Hi, we’re Hugh and Katie Finlay and we’re passionate about making abundant, free organic fruit a reality for all.
Nestled at the foot of Mt Alexander in central Victoria, our farm orchards are planted like an old fashioned “garden” (the early name for an orchard) with small plantings of more than 90 varieties, providing an extended season of fresh fruit off the tree for almost 6 months.
In many ways, the farm still looks as it would have when the orchards were planted in the 1880’s by W.L. Williams and sons. By 1909 they had an orchard or ‘garden’ of 60 acres, making them Harcourt’s largest fruit growers. They successfully grew apricots, plums, peaches, nectarines, apples, pears and cherries – as we still do today, though on a much smaller scale. (Our farm was previously called Mt Alexander Fruit Gardens to honour these multi-species plantings.)
With a combination of careful planning, looking after the trees well, appropriate storage, and a range of preserving techniques, our place is a working demonstration of how to keep your family supplied with home-grown organic fruit all year round.
When we started teaching the Grow Great Fruit system back in 2013, we were full-time farmers. Farming is full-on, so the teaching was always squeezed into the gaps between harvesting, selling fruit at markets, pruning, and the hundred other jobs involved in running a busy farm.
The last few years have been busy, but we’ve always found teaching fruit growing to be energising, not draining. And, our members and students have been getting great results!
In fact, helping fruit enthusiasts has been so rewarding and meaningful that we decided we want to do a lot more of it. But to do that, we knew we’d have to do less farming. So, we put a plan in place to give our passion project the time it deserves. We’ve trained up a young farmer (the fabulous Ant Wilson), leased our orchard to him, and set up the Harcourt Organic Farming Co-operative on our farm.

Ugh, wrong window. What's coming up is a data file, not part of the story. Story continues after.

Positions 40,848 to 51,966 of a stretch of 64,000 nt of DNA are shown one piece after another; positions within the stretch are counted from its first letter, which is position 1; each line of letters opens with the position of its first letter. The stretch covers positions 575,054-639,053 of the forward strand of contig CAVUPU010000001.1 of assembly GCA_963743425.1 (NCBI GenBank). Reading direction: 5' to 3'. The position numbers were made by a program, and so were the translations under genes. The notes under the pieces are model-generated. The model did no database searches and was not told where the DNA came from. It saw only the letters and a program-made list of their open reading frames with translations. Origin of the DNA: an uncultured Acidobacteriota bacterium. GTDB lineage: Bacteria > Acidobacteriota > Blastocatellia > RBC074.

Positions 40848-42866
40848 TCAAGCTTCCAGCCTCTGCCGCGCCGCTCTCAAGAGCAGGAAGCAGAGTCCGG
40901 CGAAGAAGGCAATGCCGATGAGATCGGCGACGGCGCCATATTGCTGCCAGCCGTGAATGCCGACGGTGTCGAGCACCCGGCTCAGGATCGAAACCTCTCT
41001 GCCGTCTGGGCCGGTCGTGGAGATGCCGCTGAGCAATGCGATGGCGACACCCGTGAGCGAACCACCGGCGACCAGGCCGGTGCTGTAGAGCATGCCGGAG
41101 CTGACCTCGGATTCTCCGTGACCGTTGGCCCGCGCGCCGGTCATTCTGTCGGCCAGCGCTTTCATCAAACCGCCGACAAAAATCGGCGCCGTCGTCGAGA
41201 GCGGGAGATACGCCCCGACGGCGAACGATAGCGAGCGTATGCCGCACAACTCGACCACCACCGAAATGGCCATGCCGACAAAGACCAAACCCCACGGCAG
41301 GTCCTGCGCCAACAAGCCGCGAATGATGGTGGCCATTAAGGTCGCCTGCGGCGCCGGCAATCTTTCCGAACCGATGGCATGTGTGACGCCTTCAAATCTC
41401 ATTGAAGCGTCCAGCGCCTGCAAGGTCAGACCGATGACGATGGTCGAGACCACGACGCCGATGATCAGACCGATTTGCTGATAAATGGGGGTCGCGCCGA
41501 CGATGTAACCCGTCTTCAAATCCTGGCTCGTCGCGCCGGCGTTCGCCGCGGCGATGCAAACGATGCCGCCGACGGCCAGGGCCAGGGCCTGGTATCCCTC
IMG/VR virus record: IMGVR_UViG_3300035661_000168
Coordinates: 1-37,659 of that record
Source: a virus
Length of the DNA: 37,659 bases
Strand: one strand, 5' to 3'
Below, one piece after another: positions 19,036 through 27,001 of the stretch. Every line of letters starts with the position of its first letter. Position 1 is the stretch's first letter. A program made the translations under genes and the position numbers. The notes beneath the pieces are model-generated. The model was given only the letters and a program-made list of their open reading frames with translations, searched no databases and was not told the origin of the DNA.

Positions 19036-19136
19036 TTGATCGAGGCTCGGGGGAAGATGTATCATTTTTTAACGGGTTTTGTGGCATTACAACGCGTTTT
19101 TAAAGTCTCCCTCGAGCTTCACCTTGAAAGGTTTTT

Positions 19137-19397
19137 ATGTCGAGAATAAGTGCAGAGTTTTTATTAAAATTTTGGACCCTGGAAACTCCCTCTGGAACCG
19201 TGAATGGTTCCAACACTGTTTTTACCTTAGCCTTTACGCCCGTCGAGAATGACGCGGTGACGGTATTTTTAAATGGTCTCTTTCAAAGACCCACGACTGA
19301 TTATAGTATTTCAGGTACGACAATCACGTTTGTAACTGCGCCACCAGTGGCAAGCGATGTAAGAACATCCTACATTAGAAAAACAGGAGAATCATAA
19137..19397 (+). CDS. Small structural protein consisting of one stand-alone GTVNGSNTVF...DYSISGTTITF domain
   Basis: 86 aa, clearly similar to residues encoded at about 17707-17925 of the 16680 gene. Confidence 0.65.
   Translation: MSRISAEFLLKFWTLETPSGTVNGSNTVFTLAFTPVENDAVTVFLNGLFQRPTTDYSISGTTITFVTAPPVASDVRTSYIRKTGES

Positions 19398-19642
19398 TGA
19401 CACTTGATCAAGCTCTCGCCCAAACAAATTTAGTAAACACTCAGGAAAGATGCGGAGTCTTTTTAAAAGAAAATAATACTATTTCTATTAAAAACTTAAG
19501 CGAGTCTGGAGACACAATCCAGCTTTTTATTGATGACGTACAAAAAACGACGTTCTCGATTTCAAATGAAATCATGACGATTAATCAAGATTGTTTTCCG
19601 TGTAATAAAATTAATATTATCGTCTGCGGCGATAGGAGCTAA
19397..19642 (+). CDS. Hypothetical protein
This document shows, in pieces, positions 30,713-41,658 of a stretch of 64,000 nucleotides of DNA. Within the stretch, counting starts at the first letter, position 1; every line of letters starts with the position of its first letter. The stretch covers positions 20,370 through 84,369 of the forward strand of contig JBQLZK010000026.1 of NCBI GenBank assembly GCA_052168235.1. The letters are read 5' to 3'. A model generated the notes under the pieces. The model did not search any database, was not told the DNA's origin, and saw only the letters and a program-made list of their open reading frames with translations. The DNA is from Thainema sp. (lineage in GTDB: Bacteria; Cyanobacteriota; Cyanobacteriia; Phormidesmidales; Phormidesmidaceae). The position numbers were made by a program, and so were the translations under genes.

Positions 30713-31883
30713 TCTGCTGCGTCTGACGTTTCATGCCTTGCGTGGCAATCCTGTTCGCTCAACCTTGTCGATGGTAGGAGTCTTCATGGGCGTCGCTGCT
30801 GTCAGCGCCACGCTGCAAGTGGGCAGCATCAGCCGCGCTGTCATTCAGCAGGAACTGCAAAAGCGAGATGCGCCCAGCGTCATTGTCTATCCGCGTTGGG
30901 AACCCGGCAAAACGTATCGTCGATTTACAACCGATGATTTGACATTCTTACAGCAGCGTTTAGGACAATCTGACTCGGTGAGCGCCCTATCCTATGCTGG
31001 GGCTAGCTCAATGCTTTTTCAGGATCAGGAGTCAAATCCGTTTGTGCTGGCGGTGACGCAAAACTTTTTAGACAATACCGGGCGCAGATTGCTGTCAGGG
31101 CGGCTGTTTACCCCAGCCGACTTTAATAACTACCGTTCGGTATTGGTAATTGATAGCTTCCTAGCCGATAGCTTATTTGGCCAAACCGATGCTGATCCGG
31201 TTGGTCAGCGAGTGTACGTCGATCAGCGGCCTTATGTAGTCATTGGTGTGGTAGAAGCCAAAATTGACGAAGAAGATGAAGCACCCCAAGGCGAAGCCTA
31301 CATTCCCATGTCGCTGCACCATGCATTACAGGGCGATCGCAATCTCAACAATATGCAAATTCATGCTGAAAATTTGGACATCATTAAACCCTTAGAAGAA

Why is teaching organic fruit growing so important to us?
Generations of kids and adults are growing up without ever picking ripe fruit from a tree—if you’re lucky enough to have childhood fruit memories, you know how special that is!
There’s a growing disconnect from nature and where our food comes from. It’s probably no coincidence that as a society, physical and mental health problems are on the rise.
Plus, there are so many things to worry about at the moment—pandemics, climate change, bushfires, economic woes and drought are just the top of a long list. Bees are under threat, species are disappearing, and our topsoil is being swept away in dust storms.
If ever there was a time for simple, practical skill-based solutions, it’s now.
You already know this….
If you’re on this website you’ve probably already felt the urge to get in the garden or move to the country, connect with nature, and simplify your life, right? Somehow, you just know deep in your gut that you want to grow your own food, and you probably share our belief that kids deserve to grow up eating and learning about home-grown food.
The COVID-19 pandemic has reinforced how important it is to have control over our food supply, and how rewarding it is to have a productive garden.
In the past the knowledge was handed down from elders. Kids learned by watching their parents. We lived in communities that grew and shared food.
Now, everyone’s trying figure it out for themselves.
There’s TV shows, magazines, and books dedicated to teaching food-growing skills, but learning alone can be a long, slow process, and getting it wrong can lead to insecurity and doubt—in fact, repeated failures can actually have a negative effect on your well-being, as well as being a waste of time and money.
That’s where we come in.
How did the Grow Great Fruit system start?
Learning how to grow organic fruit on our orchard over the last 20 years has given us a wide body of knowledge about how to protect fruit trees against drought, flood, pests, disease and weather—how to expect the unexpected, in other words. We learned the hard way, by making mistakes, living through disasters, and coming up against new challenges every single year.
With the help of wise teachers and mentors and lots of trial and error we learned how to grow a successful—though sometimes small—crop every single year. Having five kids to feed, clothe and put through school was a great motivator!